The sequel to Bride of Chucky, Seed of Chucky is (grotesquely) what it sounds like, featuring perhaps most memorably the dolls using a turkey baster to inseminate a human woman with Chucky’s sperm. The film continues with Bride’s emphasis on humor and parody, though less successfully from a commercial standpoint. Seed of Chucky begins with Tiffany and Chucky’s son, Glen, setting out to learn about the parents he never knew. Don Mancini, who wrote every installment of the franchise apart from the final, 2019 reboot, used this slasher-comedy as his directorial debut. Notably, it was the last of the Chucky films to be released in theaters.

6. Chucky’s Vacation Slides (2005)

The DVD and blu-ray version of Seed of Chucky was released a year after it was out in theaters, and those who brought it home got a little something extra: the short film titled Chucky’s Vacation Slides. In it, Chucky, Tiffany, and Glen are looking at photographs of their family vacation when Tiffany notices there are corpses behind them. With the conclusion of the last film, she was under the impression that Chucky had quit killing people, so with this revelation, she leaves him, taking Glen with her. Chucky stays behind, watching the photographs until his next victim—a pizza delivery man—arrives.

7. Chucky Invades (2013)

Before Curse of Chucky came out on DVD, four short clips were released as teasers. Together referred to as Chucky Invades, the clips show Chucky infiltrating four different horror films: Psycho, The Purge, Mama, and Drag Me to Hell. These little clips further demonstrate the franchise’s commitment to the silliness of the genre. Displayed directly onto the much more serious footage of the films he invades, Chucky can be seen for the subversive, generically undefinable character that has come to be loved and hated in maybe equal proportion.

8. Curse of Chucky (2013)

With Curse of Chucky, director and writer Don Mancini returns to horror after a foray into the realm of comedy-slasher. This plot is much more straightforward and much more in line with the ‘88 incarnation that started everything. An unwitting family receives Chucky in the mail mysteriously, and once he is in their home, he begins his slasher routine of killing each one of them in succession. There are interesting parallels between Chucky’s delivery to the doorstep of a family and this being the first film in the Child’s Play franchise to be released straight to video, skipping the publicity of the theater. In this more subtle way, the film can’t really avoid its self-referential tendencies.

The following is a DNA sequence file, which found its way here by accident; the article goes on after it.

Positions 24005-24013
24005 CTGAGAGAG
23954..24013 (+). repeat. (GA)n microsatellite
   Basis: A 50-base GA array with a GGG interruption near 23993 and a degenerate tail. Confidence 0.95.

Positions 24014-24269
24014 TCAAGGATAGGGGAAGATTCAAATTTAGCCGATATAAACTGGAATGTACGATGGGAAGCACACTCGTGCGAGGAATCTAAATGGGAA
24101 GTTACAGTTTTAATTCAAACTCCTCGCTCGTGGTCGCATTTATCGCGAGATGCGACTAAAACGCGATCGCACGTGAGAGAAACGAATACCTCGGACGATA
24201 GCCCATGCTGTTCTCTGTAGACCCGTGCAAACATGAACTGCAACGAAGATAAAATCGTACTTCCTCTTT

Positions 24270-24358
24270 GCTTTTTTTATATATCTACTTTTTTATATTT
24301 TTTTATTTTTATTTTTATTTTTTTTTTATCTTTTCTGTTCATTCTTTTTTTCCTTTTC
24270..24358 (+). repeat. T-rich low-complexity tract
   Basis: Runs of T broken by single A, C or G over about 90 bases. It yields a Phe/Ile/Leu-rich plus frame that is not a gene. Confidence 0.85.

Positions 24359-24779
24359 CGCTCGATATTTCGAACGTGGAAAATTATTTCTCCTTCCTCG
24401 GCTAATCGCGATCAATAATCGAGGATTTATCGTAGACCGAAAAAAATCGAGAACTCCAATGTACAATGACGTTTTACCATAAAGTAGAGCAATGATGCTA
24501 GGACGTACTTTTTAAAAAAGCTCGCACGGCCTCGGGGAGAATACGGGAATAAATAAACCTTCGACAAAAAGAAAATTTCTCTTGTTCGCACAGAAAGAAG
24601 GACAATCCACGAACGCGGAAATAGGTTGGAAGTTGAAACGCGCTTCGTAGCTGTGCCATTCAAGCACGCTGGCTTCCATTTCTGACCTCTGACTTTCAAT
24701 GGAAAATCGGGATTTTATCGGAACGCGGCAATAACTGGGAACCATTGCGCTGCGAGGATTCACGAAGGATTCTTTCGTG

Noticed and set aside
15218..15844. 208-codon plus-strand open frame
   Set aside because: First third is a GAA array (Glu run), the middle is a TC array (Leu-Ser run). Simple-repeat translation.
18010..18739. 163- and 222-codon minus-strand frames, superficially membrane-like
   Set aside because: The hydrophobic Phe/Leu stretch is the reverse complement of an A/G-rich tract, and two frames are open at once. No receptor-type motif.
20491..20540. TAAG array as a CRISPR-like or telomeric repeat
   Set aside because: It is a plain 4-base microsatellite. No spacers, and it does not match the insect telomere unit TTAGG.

9. Cult of Chucky (2017)

At the end of the previous movie, the doll was mailed—bizarrely—to the original owner, Andy Barclay, who immediately shot him in the head. Now, four years later, Andy still has the head. But it wasn’t enough for Andy to just kill Chucky, so since then he’s been continuing to torture the decipitated head, leaving it increasingly deformed. Of course, it doesn’t seem like anything will actually put an end to Chucky, and he arrives at the mental hospital where Nica—a survivor from the previous family—is being convinced that she actually committed the murders and Chucky was just a manifestation of her subconscious. The following showdown is nostalgic if chaotic, featuring performances from much of the original cast.

RELATED: Don Mancini Breaks Down that Crazy 'Cult of Chucky' Ending

10. Child’s Play (2019)

What’s convenient can also be monstrous. In this reboot, Chucky responds to a growing fear of machine control. After three decades of the same canon, the Chucky franchise was faced with a studio reboot that set aside the existing timeline (and the paranormal elements of the original franchise). That means this one is a standalone that doesn't tie into the previous films' watch order. The movie starts out with a factory in China, where a worker creating Buddi dolls (AI toys that are able to use the internet to control all of the various smart technologies in a consumer’s home) faces horrific working conditions. Before committing suicide, he programs the doll to have none of the ordinary safety features, leading to Chucky’s characteristic violent immorality. Child’s Play (2019) reiterates the fact that the Chucky, having now haunted three decades of movie-goers, is elastic in his ability to encapsulate historically specific fears including not only autonomous inanimate objects, but those objects that we have breathed life into through rapid technological innovation.

What’s Next?

Chucky (2021)

Maybe after all of these installations, you’re still feeling like you could use a new iteration of the Chucky franchise. In that case, you’re in luck. A TV series, titled Chucky, will premiere on October 12, 2021 at 10 p.m. ET on Syfy and the USA Network. This new show is set to bring back much of the familiar cast, including Dourif and Jennifer Tilly, and will give audiences another chance to get inside the very strange mind of writer and creator Dan Mancini. It will also give audiences a chance to dive back into the original canon after the film reboot, returning to the terrifying timeline established in the previous movies.

KEEP READING: First 'Chucky' Trailer Gets Us Ready for a Bloody Playtime